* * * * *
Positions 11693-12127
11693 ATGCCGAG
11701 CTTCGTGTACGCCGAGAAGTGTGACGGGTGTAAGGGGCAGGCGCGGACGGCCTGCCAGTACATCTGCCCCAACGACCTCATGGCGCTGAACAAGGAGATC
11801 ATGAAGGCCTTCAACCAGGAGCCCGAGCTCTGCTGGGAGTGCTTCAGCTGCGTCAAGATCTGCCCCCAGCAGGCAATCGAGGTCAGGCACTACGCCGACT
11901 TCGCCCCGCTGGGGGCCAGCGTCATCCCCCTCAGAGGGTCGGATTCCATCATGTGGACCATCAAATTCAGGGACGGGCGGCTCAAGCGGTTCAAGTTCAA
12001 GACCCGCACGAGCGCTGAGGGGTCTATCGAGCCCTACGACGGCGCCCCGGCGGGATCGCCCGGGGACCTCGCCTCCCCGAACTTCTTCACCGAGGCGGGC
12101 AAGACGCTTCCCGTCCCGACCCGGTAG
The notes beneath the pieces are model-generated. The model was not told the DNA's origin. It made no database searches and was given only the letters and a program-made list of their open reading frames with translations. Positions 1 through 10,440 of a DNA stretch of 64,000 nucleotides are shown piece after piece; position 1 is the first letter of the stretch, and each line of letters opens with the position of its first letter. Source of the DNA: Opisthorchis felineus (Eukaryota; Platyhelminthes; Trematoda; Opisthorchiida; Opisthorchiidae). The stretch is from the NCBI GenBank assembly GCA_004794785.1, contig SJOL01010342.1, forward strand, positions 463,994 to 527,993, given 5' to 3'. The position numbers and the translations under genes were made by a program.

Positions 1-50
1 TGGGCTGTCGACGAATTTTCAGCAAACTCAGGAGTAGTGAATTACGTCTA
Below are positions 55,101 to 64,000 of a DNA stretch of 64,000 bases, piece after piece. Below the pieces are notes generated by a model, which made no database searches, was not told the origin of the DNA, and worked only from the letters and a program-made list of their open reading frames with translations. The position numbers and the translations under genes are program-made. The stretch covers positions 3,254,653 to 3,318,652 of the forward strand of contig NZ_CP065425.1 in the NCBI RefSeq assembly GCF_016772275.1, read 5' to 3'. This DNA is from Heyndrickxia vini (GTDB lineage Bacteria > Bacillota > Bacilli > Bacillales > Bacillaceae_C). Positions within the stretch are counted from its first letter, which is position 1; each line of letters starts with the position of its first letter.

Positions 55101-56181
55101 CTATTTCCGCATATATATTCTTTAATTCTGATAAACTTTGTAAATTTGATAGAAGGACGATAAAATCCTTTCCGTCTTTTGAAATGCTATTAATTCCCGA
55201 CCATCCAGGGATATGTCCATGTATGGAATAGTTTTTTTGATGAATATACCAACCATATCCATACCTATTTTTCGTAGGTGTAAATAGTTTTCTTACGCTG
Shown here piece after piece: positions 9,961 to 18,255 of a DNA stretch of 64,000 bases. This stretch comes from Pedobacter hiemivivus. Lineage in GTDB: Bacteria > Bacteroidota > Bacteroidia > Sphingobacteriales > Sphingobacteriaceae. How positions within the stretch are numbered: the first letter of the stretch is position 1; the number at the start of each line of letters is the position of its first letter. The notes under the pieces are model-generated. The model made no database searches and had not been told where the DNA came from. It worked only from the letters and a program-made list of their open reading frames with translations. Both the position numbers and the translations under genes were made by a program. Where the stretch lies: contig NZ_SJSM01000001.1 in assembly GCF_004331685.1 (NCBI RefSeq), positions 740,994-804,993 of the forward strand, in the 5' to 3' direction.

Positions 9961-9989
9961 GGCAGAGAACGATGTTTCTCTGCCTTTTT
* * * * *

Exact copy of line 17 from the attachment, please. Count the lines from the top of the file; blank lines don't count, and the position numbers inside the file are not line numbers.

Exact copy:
9961 GGCAGAGAACGATGTTTCTCTGCCTTTTT